The Hoe, Billericay

OIEO £1,000,000 - Under Offer

  • Secure gated entrance
  • Approx. 300' Rear Garden
  • Separate Home office building
  • Workshop space
  • Bespoke Kitchen/Breakfast room
  • Four reception rooms
  • Annex
  • Garden summer house
  • 'Tiki' bar and Hot tub area

An exceptional Five/Six bedroom family house located in this much sought after turning of just ten properties. Situated behind private entrance gates the property boasts a large entrance hall, bespoke kitchen breakfast room with a large conservatory. Four other reception rooms and a very cool Tiki bar. The garden has been fully landscaped and is approx 300ft in length. Set over three tiers there are several out buildings including two large summer houses and a workshop. At the rear of the house is a large decked area with elevated views of the garden. Billericay High Street and Mainline Station is a short drive away.




A pair of composite doors open into the:-

ENTRANCE HALL: Amtico floor running throughout. Radiator. Stairs to first floor landing. A wooden door opens to the:

KITCHEN/BREAKFAST ROOM: 5.48m x 4.34m (18' 0" x 14' 3")

Fitted with a range of high quality wooden cabinets comprising numerous cupboards, drawers, matching eye level wall cabinets. Granite work surfaces extend along one side with a further large island unit in the centre with 1.5 bowl stainless steel sink unit with hot and cold mixer taps. Breakfast bar for four stools. Integrated Miele appliances include double oven and grill microwave oven, 5 ring gas hob with contemporary Miele extractor fan above. Plumbing and space for a American style fridge freezer. Contemporary radiator. Laminate flooring running throughout. Pantry connected:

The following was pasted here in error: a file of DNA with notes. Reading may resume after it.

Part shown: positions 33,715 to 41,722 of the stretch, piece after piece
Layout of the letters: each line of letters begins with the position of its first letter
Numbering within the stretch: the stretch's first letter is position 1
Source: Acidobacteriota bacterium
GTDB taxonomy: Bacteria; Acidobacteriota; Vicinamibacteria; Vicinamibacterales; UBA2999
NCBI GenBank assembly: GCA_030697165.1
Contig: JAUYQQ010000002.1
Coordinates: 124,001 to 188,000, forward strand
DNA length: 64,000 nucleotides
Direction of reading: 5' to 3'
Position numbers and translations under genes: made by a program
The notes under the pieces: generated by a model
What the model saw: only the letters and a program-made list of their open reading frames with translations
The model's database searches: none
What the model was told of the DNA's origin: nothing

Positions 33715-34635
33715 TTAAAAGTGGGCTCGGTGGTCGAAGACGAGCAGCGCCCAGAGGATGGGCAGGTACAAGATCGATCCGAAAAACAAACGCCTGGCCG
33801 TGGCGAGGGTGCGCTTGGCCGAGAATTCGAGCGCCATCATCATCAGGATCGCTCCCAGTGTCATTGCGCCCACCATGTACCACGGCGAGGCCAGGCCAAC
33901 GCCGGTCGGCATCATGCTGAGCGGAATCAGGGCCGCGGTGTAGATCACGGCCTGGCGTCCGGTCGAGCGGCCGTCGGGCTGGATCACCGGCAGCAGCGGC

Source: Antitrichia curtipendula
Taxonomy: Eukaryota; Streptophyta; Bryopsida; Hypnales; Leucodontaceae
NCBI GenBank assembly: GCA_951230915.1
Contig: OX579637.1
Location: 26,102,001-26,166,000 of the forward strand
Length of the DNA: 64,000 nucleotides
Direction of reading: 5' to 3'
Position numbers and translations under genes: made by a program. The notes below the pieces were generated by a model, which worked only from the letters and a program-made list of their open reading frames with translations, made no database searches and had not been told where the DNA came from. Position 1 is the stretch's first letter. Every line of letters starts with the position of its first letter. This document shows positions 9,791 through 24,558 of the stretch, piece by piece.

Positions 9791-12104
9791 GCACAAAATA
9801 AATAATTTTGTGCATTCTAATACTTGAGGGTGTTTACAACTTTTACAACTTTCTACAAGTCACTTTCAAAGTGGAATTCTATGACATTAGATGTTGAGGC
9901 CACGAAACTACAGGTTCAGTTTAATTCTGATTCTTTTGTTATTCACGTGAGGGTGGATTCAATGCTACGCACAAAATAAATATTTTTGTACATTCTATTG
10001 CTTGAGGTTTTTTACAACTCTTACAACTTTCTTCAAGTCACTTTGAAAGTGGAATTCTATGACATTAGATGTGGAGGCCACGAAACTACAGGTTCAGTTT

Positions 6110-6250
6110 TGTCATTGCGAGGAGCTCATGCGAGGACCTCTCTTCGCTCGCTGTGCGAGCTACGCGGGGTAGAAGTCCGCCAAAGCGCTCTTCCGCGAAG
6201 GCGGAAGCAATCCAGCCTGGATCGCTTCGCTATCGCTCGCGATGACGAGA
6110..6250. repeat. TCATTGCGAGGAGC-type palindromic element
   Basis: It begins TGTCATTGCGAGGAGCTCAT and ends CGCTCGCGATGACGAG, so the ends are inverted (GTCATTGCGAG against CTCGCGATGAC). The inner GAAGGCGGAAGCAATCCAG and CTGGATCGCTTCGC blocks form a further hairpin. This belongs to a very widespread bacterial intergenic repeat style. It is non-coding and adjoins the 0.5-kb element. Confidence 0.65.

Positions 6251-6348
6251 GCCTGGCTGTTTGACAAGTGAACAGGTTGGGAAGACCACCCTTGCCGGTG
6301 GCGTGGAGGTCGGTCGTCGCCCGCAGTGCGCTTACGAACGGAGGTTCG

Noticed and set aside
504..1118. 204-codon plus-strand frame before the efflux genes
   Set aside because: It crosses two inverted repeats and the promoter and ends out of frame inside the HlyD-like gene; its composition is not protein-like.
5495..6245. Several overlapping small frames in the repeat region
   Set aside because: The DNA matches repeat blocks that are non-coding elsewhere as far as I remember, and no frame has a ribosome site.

CONSERVATORY: 4.32m x 3.60m (14' 2" x 11' 10")

A bright conservatory with floor to ceiling windows, pitched roof. French doors to the rear garden.

FAMILY/TV ROOM: 5.10m x 3.20m (16' 9" x 10' 6")

A bay window to the rear elevation. Radiator.

SITTING ROOM: 6.69m x 3.94m (21' 11" x 12' 11")

Solid wooden floor running throughout. Feature fireplace with marble hearth and mantle. Cantered bay window to the front elevation. Two decorative wall points. Radiator. Double doors through to the dining room:

DINING ROOM: 3.93m x 3.25m (12' 11" x 10' 8")

Radiator. French doors through to the Tiki Bar. There is also a door here through to the:-

TIKI BAR: 7.47m x 4.12m (24' 6" x 13' 6")

Has a bar with slate tiles, solid marble work surface all wooden panelled with glazed roof lanterns. Hard wood decking floor. Wind Blinds, TV point.

UTILITY ROOM: 6.5m x 5.2m (21' 4" x 17' 1")

Plumbing and space for several domestic appliances. Built in storage cupboards.


Comprising a WC and shower cubicle. Wash hand basin.


Has been converted into a bedroom with a wide window to the front elevation but could easily be converted back to a large double garage. It also has its own front door. Loft storage above.


BEDROOM ONE: 5.31m x 3.34m (17' 5" x 10' 11")

A good size main bedroom with a wide window to the front elevation.


Comprising a large shower, WC, Wash hand basin, heated towel rail.

BERDROOM TWO: 3.53m x 4.57m (11' 7" x 15' 0")

Window to the rear elevation with colonial shutters. Radiator below. (Access to loft storage). Wooden flooring.